Comment
0
Tweet
0
Print
RSS Feeds

AP PHOTOS: Scenes from Baghdad, 10 years on

Tuesday - 3/19/2013, 1:30pm  ET

This Wednesday, March 13, 2013 photo shows a general view of Firdous Square at the site of an Associated Press photograph taken by Jerome Delay as the statue of Saddam Hussein is pulled down by U.S. forces and Iraqis on April 9, 2003. Ten years ago on live television, U.S. Marines memorably hauled down a Soviet-style statue of Saddam, symbolically ending his rule. Today, that pedestal in central Baghdad stands empty. Bent iron beams sprout from the top, and posters of anti-American Shiite cleric Muqtada al-Sadr in military fatigues are pasted on the sides.(AP Photo/Maya Alleruzzo)

MAYA ALLERUZZO
Associated Press

BAGHDAD (AP) -- To the first-time visitor, Baghdad might seem like a normal city. Well, almost normal: Pockmarked buildings and pervasive checkpoints serve as a stark reminder of the violence that nearly tore the country in the decade following the U.S.-led invasion, which began on March 20, 2003.

Today, the Baghdad Zoo is a popular destination for families wearing their finest clothes and enjoying spring weather before the temperature climbs. Nearly 10 years ago, the zoo's staff fled just before Baghdad fell to U.S. troops. All but 35 of the animals died. Later, an American platoon set up a small base at the zoo, where they protected the facility from looting while it was rebuilt.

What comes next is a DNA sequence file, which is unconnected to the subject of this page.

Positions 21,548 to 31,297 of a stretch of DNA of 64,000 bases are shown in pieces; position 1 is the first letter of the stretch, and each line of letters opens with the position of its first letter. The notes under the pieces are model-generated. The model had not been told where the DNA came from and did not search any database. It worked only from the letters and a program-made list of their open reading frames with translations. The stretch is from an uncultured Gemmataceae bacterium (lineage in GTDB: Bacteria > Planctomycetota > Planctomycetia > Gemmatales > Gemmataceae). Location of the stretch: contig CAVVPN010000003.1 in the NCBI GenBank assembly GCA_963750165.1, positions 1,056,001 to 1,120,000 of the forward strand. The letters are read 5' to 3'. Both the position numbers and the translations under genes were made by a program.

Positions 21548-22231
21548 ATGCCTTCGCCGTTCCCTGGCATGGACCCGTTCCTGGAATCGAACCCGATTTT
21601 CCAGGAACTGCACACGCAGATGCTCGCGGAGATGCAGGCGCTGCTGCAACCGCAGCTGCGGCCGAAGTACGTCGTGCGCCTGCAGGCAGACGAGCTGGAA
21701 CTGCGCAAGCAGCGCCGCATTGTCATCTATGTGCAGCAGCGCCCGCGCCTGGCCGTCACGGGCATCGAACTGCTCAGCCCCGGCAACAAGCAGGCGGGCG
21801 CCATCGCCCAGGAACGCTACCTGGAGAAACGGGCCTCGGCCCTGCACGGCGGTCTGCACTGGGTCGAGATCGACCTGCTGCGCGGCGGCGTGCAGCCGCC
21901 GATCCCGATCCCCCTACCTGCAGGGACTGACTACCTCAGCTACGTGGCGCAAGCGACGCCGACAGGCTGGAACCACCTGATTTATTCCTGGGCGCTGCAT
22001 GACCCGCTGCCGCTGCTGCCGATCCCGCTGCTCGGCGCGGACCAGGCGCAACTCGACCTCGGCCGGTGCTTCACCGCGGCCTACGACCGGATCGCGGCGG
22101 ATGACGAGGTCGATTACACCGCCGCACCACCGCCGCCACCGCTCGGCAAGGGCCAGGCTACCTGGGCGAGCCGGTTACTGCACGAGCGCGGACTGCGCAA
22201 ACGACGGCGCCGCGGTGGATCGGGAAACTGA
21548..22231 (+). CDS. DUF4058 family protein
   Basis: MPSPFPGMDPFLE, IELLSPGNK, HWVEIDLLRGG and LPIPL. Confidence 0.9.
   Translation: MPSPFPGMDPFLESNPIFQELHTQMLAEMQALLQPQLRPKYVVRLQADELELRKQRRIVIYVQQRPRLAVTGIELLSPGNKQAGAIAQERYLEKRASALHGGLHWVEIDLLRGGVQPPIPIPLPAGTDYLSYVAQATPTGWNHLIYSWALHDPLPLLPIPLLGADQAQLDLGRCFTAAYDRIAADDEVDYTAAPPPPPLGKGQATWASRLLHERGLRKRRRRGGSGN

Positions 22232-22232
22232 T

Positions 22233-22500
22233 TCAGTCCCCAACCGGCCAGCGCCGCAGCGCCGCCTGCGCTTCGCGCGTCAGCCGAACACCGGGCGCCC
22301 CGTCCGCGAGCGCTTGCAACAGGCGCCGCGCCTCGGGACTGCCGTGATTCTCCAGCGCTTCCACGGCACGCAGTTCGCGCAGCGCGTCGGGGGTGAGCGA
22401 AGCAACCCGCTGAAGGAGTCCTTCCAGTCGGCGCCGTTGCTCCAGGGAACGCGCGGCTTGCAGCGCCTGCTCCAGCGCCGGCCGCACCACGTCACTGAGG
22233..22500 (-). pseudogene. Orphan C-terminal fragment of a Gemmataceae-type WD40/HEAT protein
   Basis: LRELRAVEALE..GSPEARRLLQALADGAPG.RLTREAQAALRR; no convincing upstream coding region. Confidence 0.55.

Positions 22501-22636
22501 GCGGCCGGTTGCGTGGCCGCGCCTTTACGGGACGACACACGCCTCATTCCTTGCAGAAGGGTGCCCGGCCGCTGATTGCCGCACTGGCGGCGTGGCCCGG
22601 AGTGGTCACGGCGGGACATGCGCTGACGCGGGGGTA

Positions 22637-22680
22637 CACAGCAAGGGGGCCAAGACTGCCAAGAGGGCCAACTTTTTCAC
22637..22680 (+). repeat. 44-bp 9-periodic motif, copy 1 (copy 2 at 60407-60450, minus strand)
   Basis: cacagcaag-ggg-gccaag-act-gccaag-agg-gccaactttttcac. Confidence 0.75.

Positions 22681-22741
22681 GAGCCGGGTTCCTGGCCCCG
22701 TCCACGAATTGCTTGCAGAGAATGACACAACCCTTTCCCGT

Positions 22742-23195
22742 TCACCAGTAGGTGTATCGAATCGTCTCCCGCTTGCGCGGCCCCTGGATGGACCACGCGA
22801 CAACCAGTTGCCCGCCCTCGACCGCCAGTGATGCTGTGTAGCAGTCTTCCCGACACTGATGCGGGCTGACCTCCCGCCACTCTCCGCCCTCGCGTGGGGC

Abu Nawas Park, where orphans sniffed glue and slept beneath American tanks, now too is a haven for families and a place for die-hard soccer players to practice in the afternoons.

The Iraqi National Museum lost countless treasures during a chaotic period before Americans moved in to secure it. Today, the grounds are under renovation. Fewer than half of the antiquities have been recovered.

The Karrada district is a bustling commercial hub of shops and restaurants that stay open late into the night. During the bloodiest stretch of the war, these shops were shuttered by sundown.

The Iraqi capital and the people who live here still bear scars, some invisible.

On March 14, 2013, a series of coordinated bombings struck the Justice Ministry and killed dozens. Hours after that attack, a man sat in Firdous Square and watched his three children play, running circles around the pedestal that held Saddam Hussein's statue before U.S. Marines pulled it down. None of the children had even been born when the war began. But when an explosion shook the square from yards (meters) away, they didn't even flinch.


Copyright 2013 The Associated Press. All rights reserved. This material may not be published, broadcast, rewritten or redistributed.